Film-Forward Review: [BROKEN FLOWERS]

Reviews of Recent Independent, Foreign, & Documentary Films in Theaters and DVD/Home Video

Bill Murray as Don Johnston
Photo: Focus

Directed & Written by: Jim Jarmusch.
Produced by: Jon Kilik & Stacey Smith.
Director of Photography: Frederick Elmes.
Edited by: Jay Rabinowitz.
Music by: Mulatu Astatke.
Released by: Focus.
Country of Origin: USA. 106 min. Rated: R.
With: Bill Murray, Jeffrey Wright, Sharon Stone, Frances Conroy, Jessica Lange, Tilda Swinton & Julie Delpy.

It's no surprise that a Jim Jarmush film has a great soundtrack; the songs in Broken Flowers are varied and greatly add to the lingering melancholy, especially the opening number, "There is an End," which turns out to be true in more ways than one for Don Johnston (Bill Murray). He receives a letter, with no return address, from an unknown woman warning him not to be surprised if a 19-year-old should come knocking on his door claiming to be his son. Although feigning disinterest, Don shows the letter to his mystery-buff best friend Winston (Jeffrey Wright), who, unlike Don, has settled down with a wife and five children. At Winston's urging, Don writes the names of five women from his past (four are still alive). An amateur detective, Winston makes the arrangements for Don's lone cross-country odyssey to discover the culpirt. His journey will lead him to suburban towns, upscale tract housing, and out in the middle of nowhere. (Upstate New York beautifully stands in for America.)

Broken Flowers is one of the most rueful of American films of late (not unlike Lost in Translation or the other aging-male road trip comedy, Sideways). In the meeting of two likewise minds, Jarmusch's tone is just as deadpan as Murray's performance: as Don sits alone on his couch, sipping a glass of Moet champagne listening to Marvin Gaye croon, "I Want You," you fully get the picture. Here, minimal is more.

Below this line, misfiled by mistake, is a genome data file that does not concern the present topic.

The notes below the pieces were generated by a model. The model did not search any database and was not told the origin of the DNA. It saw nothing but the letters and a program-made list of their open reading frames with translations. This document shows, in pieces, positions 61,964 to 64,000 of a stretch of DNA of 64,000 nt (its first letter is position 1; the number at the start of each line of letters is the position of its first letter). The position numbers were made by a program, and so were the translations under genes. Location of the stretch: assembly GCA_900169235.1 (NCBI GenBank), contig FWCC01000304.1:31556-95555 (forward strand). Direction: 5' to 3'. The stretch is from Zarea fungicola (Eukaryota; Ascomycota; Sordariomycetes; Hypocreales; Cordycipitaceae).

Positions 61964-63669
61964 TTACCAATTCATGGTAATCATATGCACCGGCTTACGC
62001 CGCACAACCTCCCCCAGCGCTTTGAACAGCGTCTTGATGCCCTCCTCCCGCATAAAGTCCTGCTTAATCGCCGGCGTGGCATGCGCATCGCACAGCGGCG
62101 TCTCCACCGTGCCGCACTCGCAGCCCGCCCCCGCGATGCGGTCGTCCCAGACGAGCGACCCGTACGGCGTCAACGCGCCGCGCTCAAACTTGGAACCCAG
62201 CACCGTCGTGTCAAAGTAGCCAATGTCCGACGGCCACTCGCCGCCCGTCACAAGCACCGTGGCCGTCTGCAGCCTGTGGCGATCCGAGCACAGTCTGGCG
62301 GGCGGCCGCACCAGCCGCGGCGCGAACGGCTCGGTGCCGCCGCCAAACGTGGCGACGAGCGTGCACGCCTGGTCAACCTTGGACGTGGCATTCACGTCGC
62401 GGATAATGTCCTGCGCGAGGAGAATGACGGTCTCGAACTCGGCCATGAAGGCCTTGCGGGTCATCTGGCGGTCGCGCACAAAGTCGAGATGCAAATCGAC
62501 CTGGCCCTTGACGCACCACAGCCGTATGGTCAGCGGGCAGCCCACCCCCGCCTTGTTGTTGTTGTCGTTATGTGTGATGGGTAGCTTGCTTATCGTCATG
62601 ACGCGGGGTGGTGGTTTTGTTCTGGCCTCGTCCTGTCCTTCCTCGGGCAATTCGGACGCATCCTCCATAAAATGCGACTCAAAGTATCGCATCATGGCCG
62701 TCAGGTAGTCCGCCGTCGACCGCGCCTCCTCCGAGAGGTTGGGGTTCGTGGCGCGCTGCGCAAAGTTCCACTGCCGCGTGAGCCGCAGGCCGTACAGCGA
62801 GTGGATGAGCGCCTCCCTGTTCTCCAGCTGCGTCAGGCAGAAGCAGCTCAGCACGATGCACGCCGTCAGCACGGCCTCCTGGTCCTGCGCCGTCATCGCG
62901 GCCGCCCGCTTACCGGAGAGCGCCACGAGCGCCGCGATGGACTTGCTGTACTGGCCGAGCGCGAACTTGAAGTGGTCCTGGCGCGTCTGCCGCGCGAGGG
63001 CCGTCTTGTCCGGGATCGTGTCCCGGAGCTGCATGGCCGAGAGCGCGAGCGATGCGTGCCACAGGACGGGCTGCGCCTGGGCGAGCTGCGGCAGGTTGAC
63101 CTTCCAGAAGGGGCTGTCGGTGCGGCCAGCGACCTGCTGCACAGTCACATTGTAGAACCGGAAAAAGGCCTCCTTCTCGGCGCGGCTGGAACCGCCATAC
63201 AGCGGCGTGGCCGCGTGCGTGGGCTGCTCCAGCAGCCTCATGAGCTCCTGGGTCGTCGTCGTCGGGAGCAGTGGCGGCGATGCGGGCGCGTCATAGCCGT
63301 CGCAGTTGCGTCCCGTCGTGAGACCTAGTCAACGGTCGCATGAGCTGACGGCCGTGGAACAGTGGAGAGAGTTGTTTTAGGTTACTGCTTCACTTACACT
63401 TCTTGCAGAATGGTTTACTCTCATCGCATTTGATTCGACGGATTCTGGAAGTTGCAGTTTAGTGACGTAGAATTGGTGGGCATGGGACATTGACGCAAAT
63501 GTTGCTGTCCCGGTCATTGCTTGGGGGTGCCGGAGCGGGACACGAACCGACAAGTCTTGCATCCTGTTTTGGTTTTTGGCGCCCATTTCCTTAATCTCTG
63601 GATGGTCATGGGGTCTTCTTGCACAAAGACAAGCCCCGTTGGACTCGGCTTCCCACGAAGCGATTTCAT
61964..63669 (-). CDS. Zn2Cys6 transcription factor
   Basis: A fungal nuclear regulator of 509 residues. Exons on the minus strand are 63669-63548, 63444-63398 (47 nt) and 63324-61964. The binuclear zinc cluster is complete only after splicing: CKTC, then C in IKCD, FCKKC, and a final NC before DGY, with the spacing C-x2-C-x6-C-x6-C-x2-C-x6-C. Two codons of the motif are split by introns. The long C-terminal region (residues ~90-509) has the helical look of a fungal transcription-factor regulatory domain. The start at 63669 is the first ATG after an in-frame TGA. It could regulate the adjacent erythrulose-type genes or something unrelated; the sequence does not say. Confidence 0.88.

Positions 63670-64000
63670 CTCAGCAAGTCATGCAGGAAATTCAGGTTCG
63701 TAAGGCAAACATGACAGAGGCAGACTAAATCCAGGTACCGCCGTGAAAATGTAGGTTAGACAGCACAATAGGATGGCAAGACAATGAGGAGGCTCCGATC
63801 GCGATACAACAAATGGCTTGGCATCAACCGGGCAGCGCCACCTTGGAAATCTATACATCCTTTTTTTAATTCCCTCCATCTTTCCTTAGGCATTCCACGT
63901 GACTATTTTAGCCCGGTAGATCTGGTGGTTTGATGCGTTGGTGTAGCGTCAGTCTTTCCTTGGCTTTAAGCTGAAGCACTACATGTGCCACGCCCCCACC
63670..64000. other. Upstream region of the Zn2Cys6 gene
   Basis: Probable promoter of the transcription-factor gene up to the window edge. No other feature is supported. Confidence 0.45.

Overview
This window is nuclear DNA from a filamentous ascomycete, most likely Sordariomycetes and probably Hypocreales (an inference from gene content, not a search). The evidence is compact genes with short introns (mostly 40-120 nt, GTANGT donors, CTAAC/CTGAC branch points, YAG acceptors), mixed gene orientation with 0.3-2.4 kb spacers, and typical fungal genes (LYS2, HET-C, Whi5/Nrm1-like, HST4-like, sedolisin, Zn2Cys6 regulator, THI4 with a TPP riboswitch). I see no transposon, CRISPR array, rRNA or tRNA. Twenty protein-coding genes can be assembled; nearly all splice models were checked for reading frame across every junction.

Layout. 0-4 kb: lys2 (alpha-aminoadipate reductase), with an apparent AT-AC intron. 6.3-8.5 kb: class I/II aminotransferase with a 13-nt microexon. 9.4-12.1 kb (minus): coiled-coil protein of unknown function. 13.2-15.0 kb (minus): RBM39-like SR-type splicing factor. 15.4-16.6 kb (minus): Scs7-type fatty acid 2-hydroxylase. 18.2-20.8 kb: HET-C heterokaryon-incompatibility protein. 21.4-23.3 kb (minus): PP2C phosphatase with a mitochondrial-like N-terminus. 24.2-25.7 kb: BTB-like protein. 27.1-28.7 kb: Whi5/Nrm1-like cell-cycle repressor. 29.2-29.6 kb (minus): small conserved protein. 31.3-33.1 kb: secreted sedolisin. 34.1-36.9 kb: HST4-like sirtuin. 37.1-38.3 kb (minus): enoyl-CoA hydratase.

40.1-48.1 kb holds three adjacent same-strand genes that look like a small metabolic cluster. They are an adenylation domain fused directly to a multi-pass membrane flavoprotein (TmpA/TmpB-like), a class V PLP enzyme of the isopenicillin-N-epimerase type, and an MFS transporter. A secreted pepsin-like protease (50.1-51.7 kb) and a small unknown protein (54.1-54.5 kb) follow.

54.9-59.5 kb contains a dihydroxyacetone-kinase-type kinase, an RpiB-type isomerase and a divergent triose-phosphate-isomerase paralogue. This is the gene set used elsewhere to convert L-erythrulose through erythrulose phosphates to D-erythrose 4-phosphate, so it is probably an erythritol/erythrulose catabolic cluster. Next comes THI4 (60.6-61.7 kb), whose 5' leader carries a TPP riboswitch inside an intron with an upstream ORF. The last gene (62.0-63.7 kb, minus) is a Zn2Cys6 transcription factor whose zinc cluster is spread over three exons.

The symbolism is also obvious: A teenager named Lolita wears heart-shaped bangles sucking on a Popsicle; after his pink Chanel-clad girlfriend (Julie Delpy) dumps him, Don, dressed in shades of blue, watches The Private Life of Don Juan; and throughout, the production design is a gender-matched pink-and-blue world. However, the writing is mostly understated; for one woman Don's Don, for another, Donnie. And in four succinct sequences, Jarmusch creates distinct relationships with each of Don's ex-girlfriends (played by Sharon Stone, Frances Conroy, Jessica Lange and, too briefly, Tilda Swinton, all in top form) where the audience can instinctually surmise the course of each one (ending, more than likely, with hurt feelings and anger for the woman). Just as he did in Translation, Murray never crosses the line from gently mocking to derision. Fortunately missing here is the bilious rancor from The Life Aquatic with Steve Zissou. Though Broken Flowers is certainly as wistful as Translation, it's more somber and less hopeful: a ruder awaking of the present. Kent Turner
August 5, 2005



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